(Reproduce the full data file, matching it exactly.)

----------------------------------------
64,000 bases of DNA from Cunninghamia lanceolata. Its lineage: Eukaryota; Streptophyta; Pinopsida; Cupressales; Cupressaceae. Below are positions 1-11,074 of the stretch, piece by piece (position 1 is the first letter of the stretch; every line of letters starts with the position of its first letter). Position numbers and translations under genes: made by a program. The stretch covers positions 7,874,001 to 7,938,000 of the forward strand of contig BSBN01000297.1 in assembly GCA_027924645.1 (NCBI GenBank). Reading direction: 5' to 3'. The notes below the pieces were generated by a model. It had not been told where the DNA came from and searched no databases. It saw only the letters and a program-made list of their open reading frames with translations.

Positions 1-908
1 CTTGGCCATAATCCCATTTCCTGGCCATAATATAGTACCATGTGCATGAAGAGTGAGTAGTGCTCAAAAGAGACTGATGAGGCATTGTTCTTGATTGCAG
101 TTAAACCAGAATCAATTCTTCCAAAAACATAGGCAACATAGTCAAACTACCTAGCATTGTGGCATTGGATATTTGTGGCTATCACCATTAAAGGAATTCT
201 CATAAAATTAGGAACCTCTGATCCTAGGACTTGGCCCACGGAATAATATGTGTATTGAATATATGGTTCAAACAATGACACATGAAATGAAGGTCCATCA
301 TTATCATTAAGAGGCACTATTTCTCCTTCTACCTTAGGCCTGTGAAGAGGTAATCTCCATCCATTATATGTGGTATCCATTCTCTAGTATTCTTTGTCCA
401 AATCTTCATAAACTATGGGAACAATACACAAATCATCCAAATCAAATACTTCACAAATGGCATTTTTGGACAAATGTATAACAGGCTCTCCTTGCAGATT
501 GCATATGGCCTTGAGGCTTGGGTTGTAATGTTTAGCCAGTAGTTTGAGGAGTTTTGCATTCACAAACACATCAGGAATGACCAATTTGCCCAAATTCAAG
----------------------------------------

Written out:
64,000 bases of DNA from Cunninghamia lanceolata. Its lineage: Eukaryota; Streptophyta; Pinopsida; Cupressales; Cupressaceae. Below are positions 1-11,074 of the stretch, piece by piece (position 1 is the first letter of the stretch; every line of letters starts with the position of its first letter). Position numbers and translations under genes: made by a program. The stretch covers positions 7,874,001 to 7,938,000 of the forward strand of contig BSBN01000297.1 in assembly GCA_027924645.1 (NCBI GenBank). Reading direction: 5' to 3'. The notes below the pieces were generated by a model. It had not been told where the DNA came from and searched no databases. It saw only the letters and a program-made list of their open reading frames with translations.

Positions 1-908
1 CTTGGCCATAATCCCATTTCCTGGCCATAATATAGTACCATGTGCATGAAGAGTGAGTAGTGCTCAAAAGAGACTGATGAGGCATTGTTCTTGATTGCAG
101 TTAAACCAGAATCAATTCTTCCAAAAACATAGGCAACATAGTCAAACTACCTAGCATTGTGGCATTGGATATTTGTGGCTATCACCATTAAAGGAATTCT
201 CATAAAATTAGGAACCTCTGATCCTAGGACTTGGCCCACGGAATAATATGTGTATTGAATATATGGTTCAAACAATGACACATGAAATGAAGGTCCATCA
301 TTATCATTAAGAGGCACTATTTCTCCTTCTACCTTAGGCCTGTGAAGAGGTAATCTCCATCCATTATATGTGGTATCCATTCTCTAGTATTCTTTGTCCA
401 AATCTTCATAAACTATGGGAACAATACACAAATCATCCAAATCAAATACTTCACAAATGGCATTTTTGGACAAATGTATAACAGGCTCTCCTTGCAGATT
501 GCATATGGCCTTGAGGCTTGGGTTGTAATGTTTAGCCAGTAGTTTGAGGAGTTTTGCATTCACAAACACATCAGGAATGACCAATTTGCCCAAATTCAAG